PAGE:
Even after soldiers get killed, their parents promote the war so their dead kids won't be lonely in heaven. At Fort Benning, Georgia met Deb Tainsh, whose son was killed by a roadside bomb near the Baghdad Airport. She presented Bush with more than 100 e-mails from parents of soldiers who have died or are presently serving in Iraq. "Every one of these letters says, 'Mr. President, we support you,'" she said. "The consensus is that they...want him to do everything he can to win this war and that our prayers are with him."

"Bush, 61, has so far met with more than 1,500 relatives of the 4,255 American troops who have lost their lives in Iraq and Afghanistan," the Bloomberg News wire service reported last week. "In most of the meetings, [Bush's] aides say, he hears support for his policies, hardening his resolve to stay the course in Afghanistan and Iraq." Few Gold Star mothers tell him off. Those who do are polite to the man who murdered their children as surely and as viciously as if he'd shot them himself. Why don't they spit at him?

Four years after the WMDs and liberation flora failed to turn up, people still enlist. After soldiers die, their parents insist that theirs was a noble sacrifice. Tell me again: Why should I care about the war? Why shouldn't I go shopping?

Soldiers who want antiwar Americans to march to demand that they be brought home should take a cue from Vietnam veterans. They marched with peace protesters and threw their medals at the Capitol. Soldiers serving on the front refused orders. Some fragged their officers. Vietnam Veterans Against the War claimed more than 50,000 members by 1971. That year saw numerous dramatic acts of dissent by U.S. troops, including 50 veterans who marched to the Pentagon and demanded that they be arrested as war criminals. Fifteen vets took over and barricaded the Statue of Liberty for two days. These acts swayed opinions and helped convince lawmakers it was time to withdraw.

Some soldiers in Iraq have offered resistance. After being denied conscientious objector status, Petty Officer Third Class Pablo Paredes went AWOL in 2004. He was sentenced to two months in the brig and three months hard labor. Army First Lieutenant Ehren Watada refused to be sent to Iraq in 2006, telling the media that the war's illegality would make him a party to war crimes. Army Specialist Darrell Anderson, faced with a second tour of duty after being wounded by a roadside bomb, deserted and fled to Canada. "I went to Iraq willingly," said Anderson. "I wanted to die for my country. I thought I was going to go there and protect my family back home. All I was doing was killing other families there." The Army decided not to prosecute him. Several other deserters have applied for political asylum in Canada, but they're only a fraction of the thousands who went there during the 1960s and 1970s.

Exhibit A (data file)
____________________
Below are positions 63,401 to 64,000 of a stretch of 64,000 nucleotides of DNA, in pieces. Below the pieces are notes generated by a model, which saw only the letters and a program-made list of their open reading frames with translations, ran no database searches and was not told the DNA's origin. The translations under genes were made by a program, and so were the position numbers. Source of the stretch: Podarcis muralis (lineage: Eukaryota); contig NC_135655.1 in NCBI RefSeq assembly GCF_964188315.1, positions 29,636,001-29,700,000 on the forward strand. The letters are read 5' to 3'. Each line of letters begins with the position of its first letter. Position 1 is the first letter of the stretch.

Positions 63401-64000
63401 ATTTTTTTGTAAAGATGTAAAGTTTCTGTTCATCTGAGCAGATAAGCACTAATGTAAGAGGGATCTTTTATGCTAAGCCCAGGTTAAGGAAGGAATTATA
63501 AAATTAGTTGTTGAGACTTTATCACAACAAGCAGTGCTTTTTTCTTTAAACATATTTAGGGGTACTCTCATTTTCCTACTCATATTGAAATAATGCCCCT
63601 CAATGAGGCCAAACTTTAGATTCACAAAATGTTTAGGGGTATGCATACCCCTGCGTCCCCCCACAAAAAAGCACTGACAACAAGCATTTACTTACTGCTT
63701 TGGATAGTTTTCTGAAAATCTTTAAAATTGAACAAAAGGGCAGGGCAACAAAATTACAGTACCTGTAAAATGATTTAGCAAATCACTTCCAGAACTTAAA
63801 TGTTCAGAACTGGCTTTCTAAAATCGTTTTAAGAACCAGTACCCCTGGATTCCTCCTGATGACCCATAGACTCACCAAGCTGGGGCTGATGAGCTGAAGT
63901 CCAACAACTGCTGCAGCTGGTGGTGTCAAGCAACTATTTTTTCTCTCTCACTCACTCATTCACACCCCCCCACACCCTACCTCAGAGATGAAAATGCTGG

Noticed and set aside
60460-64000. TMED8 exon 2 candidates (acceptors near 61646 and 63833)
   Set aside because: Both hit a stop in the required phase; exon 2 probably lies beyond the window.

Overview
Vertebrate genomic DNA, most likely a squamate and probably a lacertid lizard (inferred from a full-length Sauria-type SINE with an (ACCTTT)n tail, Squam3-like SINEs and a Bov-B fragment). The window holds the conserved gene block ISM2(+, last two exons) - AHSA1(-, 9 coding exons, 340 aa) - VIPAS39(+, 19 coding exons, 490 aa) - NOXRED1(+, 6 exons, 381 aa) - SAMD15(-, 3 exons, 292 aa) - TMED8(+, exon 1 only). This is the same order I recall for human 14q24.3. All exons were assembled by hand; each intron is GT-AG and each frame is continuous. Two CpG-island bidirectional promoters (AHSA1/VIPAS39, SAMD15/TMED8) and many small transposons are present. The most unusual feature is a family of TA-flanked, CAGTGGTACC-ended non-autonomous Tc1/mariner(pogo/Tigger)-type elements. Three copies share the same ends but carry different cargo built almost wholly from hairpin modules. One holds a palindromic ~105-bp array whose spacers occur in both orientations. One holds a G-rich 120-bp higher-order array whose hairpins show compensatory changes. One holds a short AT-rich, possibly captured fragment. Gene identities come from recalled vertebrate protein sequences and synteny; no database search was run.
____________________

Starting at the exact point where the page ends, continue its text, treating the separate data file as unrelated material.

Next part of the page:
When Bill Clinton was president, Republicans said he should be afraid to speak at military bases. That should go double for Bush. The next he shows up to use you as a TV prop, soldiers and fellow Americans, boo the crap out of him. What's the worst he can do? Kill you?

(Ted Rall is the author of the new book "Silk Road to Ruin: Is Central Asia the New Middle East?," an in-depth prose and graphic novel analysis of America's next big foreign policy challenge.)

Copyright © 2007 Yahoo! Inc

Tuesday, October 30, 2007

Crazy, effing Bush crowd threatens the world like a maniac with razor blades

The New York Times and Bush’s threat of World War III

By Bill Van Auken
30 October 2007

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When President Bush used an October 17 White House press conference to threaten that the escalating US confrontation with Iran posed a danger of “World War III” his remark was passed over in silence by most of the media. Those that did report it seemed, for the most part, to accept the White House claim that the president was engaging in hyperbole and merely making a “rhetorical point.”

In the nearly two weeks since, Bush’s remark has been followed up by a menacing speech by Vice President Dick Cheney, whose vow that the US would not “stand by” as Iran allegedly pursued a nuclear weapons program constituted an implicit threat of war. The heated war rhetoric has also been accompanied by the imposition of another round of sweeping economic sanctions backed by the unprecedented US designation of sections of Iran’s security forces as “proliferators” of weapons of mass destruction and as a “foreign terrorist organization.”

Given the Bush administration’s claim to be engaged in a permanent “global war on terrorism,” this designation is tailor-made for justifying a US military assault on Iran.

These events, undoubtedly accompanied by behind-the-scenes preparations for military action, have led to a somewhat belated reaction to Bush’s invocation of a third world war. Over the weekend, several Democratic legislators took issue with the president’s ominous statement. Senator Barbara Boxer of California, for example, called Bush’s World War III statement “irresponsible.”

“I’ve been briefed by the Pentagon who say if there were to be a conflagration with Iran, which we all hope to avoid, it would be generations of jihad right here on our shores,” she said. “We don’t want to go that way, so let’s calm down the rhetoric.”